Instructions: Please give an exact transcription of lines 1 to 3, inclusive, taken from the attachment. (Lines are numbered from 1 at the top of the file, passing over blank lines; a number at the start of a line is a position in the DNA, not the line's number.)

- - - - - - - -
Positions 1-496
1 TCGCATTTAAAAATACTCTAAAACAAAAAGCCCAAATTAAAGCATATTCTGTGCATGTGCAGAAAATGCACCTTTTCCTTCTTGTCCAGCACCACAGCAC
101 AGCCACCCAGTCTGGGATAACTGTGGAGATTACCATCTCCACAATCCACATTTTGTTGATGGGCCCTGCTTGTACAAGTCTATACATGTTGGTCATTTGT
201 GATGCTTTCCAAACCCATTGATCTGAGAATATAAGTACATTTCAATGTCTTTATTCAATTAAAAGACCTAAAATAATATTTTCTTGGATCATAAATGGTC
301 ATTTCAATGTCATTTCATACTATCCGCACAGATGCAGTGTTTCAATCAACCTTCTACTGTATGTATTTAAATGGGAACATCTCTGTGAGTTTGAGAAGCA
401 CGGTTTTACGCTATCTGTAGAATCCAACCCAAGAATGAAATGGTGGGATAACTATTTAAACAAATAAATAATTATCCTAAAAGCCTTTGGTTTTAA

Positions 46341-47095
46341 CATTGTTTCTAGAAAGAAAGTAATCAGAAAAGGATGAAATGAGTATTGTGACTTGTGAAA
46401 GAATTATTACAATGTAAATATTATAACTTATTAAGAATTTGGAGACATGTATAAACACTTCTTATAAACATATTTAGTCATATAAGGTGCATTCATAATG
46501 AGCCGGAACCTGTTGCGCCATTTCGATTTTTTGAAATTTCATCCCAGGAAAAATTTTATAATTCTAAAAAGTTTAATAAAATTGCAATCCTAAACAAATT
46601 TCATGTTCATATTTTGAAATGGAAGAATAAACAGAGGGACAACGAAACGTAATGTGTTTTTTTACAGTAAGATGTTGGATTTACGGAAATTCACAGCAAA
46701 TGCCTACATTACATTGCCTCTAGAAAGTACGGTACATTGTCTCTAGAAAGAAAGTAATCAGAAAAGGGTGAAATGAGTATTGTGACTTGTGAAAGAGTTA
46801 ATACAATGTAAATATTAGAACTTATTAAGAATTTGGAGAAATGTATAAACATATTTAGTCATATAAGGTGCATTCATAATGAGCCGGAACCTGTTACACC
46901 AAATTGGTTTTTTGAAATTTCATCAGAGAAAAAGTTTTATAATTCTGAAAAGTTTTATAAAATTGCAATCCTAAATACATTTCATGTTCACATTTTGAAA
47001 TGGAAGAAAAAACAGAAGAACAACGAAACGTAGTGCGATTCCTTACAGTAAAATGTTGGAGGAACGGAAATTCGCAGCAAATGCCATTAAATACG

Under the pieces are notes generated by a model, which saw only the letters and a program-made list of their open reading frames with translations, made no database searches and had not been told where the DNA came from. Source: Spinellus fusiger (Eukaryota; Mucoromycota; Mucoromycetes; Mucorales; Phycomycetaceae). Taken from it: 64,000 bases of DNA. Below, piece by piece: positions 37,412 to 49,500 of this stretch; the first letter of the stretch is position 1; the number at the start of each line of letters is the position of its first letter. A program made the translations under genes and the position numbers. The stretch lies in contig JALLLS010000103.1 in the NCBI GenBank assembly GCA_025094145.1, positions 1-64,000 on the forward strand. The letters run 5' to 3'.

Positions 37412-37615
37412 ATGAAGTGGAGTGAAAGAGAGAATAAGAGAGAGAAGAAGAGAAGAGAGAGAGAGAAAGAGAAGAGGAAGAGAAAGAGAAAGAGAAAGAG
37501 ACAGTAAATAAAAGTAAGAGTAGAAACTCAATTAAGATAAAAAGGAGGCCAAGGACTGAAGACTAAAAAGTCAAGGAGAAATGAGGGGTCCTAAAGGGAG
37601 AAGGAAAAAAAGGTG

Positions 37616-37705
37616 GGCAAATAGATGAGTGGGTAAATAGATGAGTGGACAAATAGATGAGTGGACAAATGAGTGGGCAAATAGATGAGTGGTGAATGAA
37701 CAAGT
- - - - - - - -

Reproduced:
Positions 1-496
1 TCGCATTTAAAAATACTCTAAAACAAAAAGCCCAAATTAAAGCATATTCTGTGCATGTGCAGAAAATGCACCTTTTCCTTCTTGTCCAGCACCACAGCAC
101 AGCCACCCAGTCTGGGATAACTGTGGAGATTACCATCTCCACAATCCACATTTTGTTGATGGGCCCTGCTTGTACAAGTCTATACATGTTGGTCATTTGT